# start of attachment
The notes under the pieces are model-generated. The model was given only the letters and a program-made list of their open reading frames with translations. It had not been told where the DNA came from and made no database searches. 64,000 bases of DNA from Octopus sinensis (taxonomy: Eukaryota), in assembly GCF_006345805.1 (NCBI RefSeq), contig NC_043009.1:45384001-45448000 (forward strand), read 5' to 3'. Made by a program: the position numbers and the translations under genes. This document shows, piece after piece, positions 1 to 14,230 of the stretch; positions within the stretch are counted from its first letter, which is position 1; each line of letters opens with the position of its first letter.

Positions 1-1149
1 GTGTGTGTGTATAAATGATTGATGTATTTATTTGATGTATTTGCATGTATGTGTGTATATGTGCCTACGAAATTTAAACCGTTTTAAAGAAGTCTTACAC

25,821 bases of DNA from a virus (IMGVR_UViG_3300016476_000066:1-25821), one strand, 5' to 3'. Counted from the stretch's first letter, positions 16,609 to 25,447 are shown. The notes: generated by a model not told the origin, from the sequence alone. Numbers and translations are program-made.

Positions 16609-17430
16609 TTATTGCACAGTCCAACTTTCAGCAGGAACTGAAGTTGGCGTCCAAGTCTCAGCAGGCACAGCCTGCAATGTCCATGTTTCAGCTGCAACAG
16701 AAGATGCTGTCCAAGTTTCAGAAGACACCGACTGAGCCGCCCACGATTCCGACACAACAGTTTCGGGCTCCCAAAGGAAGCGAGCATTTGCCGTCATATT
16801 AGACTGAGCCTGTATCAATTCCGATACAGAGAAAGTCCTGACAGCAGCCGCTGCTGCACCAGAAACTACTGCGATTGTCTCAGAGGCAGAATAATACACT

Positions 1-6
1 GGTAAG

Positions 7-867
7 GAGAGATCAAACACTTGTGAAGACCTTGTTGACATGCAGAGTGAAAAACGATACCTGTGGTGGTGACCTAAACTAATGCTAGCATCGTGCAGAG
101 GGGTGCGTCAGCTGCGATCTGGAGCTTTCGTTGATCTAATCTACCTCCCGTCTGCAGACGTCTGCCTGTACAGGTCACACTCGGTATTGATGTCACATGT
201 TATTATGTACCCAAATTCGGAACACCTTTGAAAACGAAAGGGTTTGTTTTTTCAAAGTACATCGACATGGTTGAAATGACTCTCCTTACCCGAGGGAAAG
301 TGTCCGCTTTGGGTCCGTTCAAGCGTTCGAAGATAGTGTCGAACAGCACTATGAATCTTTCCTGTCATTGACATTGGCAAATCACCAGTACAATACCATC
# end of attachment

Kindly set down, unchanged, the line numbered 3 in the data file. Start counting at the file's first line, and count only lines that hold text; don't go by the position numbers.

1 GTGTGTGTGTATAAATGATTGATGTATTTATTTGATGTATTTGCATGTATGTGTGTATATGTGCCTACGAAATTTAAACCGTTTTAAAGAAGTCTTACAC